On Shakespeare’s Ophelia
By Carol McCluer
The title of the book, Reviving Ophelia, is a reference to the character of Ophelia in Shakespeare’s play, Hamlet; she is used as a symbol for what the author, Mary Pipher, says happens to young women. “As a girl Ophelia is happy and free,” she writes, but at adolescence “…has no inner direction.” When she falls in love with Hamlet, she “lives only for his approval” and “struggles to meet the demands of Hamlet and her father…[T]orn apart by her efforts to please,” Pipher continues, Ophelia goes mad with grief and drowns herself.”
Though this is the conventional way of seeing Ophelia, it is simply not true to the character Shakespeare wrote. In terms of acting the part of Ophelia, what a difference it’s made to have learned about this from Eli Siegel’s Shakespeare’s Hamlet: Revisited. Mr. Siegel is the critic who understood Ophelia truly, and he showed—looking with scrupulous and loving exactitude at the text—that the Danish girl is not a passive victim—in fact, she has active contempt, shown clearly through the lines Shakespeare has her say, and also through what she doesn’t say. Ophelia, Mr. Siegel explained, “has been seen too often as one sadly affected by other people’s doings.” But, he continued, “It is hard to be alive and not have motives.”
For example, when her father Polonius tells her she should rebuff Hamlet’s advances, and hides himself so that he can listen to their conversation, Ophelia—though she has said she loves Hamlet—willingly complies. When Hamlet rightly criticizes her deviousness, and asks her these two simple questions: “Are you honest? Are you fair?”—she doesn’t like it, is very hurt, and says he is crazy. “Ophelia is one of the least self-critical beings imaginable,” said Mr. Siegel. “If you are not self-critical, you can hardly be honest.”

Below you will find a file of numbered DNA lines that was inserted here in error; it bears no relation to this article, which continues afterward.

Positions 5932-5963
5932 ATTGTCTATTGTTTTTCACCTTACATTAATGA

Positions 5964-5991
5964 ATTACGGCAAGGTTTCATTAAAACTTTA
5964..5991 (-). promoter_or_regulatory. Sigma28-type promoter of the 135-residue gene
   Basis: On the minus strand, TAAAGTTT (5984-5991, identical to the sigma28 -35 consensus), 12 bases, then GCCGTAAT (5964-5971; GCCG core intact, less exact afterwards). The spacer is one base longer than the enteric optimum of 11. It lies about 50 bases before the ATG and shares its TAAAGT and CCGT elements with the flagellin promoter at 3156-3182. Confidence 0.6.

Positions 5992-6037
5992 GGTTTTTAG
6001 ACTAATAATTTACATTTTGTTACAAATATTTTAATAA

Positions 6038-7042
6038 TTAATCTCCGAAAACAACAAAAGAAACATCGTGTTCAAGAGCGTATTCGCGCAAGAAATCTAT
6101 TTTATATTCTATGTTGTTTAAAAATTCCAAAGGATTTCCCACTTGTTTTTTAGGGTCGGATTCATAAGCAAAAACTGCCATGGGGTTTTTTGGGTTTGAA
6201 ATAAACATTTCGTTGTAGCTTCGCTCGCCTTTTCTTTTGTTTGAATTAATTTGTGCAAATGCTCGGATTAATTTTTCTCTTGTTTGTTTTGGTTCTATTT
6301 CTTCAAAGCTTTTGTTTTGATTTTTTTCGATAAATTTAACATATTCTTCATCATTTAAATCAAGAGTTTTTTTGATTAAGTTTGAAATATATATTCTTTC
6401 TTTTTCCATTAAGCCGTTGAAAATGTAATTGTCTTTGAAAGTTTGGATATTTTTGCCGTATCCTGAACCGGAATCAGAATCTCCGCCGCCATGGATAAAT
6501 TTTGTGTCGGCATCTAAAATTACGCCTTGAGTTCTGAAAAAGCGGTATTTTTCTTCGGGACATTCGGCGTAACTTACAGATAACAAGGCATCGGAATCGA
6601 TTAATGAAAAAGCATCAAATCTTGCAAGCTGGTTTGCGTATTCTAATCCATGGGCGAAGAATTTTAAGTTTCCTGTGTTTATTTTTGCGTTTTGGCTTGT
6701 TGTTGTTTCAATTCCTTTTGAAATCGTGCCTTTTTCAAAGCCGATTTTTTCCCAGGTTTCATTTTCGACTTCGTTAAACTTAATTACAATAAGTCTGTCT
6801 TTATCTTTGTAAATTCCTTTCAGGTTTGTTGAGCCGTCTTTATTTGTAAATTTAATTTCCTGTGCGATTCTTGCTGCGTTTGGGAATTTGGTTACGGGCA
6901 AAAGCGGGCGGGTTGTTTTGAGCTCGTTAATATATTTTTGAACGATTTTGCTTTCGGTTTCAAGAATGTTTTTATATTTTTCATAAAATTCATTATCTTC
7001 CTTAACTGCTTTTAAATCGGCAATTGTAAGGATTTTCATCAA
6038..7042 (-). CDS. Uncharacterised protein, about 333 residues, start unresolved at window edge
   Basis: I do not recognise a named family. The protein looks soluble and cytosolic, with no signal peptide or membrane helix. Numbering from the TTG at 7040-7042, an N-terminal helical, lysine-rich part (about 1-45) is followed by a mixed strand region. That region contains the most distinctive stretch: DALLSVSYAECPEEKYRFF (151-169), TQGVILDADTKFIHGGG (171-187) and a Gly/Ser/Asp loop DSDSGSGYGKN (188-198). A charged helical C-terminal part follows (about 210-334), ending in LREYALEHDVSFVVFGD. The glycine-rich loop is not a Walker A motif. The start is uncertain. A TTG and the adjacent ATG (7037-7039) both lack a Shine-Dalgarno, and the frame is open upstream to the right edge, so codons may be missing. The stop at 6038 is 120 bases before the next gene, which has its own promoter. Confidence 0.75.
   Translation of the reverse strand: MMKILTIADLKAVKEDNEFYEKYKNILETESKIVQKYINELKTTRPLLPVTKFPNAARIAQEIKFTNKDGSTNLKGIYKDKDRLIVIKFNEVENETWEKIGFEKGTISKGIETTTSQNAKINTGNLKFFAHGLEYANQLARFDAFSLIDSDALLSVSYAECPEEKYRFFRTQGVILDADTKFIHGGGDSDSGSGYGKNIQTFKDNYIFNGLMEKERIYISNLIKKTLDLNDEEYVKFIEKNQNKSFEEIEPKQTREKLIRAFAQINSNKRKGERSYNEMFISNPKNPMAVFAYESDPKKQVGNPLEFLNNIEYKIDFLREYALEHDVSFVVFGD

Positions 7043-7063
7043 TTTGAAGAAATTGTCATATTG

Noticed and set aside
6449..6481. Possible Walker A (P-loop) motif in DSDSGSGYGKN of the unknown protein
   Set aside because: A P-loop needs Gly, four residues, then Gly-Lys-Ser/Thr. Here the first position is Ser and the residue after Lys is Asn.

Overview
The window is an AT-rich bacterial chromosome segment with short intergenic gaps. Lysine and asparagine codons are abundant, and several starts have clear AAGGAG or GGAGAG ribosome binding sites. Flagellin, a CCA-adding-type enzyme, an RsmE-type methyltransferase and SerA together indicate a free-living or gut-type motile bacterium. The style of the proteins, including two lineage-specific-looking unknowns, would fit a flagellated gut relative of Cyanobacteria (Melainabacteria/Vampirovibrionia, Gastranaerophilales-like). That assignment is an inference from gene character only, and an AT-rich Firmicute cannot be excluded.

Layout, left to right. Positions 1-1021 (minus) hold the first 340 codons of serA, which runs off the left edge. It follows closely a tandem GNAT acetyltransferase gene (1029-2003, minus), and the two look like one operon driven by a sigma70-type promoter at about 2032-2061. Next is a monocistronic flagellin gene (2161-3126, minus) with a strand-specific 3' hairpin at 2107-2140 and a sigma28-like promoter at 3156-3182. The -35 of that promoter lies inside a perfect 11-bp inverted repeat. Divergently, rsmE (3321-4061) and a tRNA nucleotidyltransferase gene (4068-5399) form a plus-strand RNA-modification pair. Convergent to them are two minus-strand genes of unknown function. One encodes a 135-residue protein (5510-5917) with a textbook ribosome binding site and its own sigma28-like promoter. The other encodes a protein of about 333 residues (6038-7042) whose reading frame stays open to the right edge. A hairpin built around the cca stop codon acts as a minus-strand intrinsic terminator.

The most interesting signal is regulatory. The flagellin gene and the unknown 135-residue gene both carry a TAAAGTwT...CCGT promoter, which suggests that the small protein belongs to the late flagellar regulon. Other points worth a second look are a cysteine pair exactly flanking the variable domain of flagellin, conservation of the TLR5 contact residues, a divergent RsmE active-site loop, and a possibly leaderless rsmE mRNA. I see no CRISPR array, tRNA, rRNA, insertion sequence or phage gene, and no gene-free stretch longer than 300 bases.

The way Mr. Siegel sees and explains the motives of this young woman is what young women today desperately need to know, including the reason why Ophelia later loses her mind—and this is the very thing not seen in this book. Young women dislike themselves not because demands are made on them, or the approval of others is hard to get, but because the way they see the world and people is not fair, not deep or kind enough, and has too much contempt with it.
I saw that I disliked myself because, like Ophelia, with all my acting demure, I was also terrifically conceited, even deluded. I just assumed I was everything a man could hope for, and couldn’t understand why one relationship after another ended bitterly. I got tons of approval from men, and applause from audiences as a singer and actress, and still wasn’t happy, yet it never occurred to me that the reason could have to do with any injustice of my own.
The education I got in Aesthetic Realism consultations opened my eyes to the best things in myself, and also to why I despised myself. As I began to learn how to honestly, happily criticize myself—seeing myself in relation to art, other people, the whole world—I felt set free.
First presented in a public seminar at the Aesthetic Realism Foundation, New York City.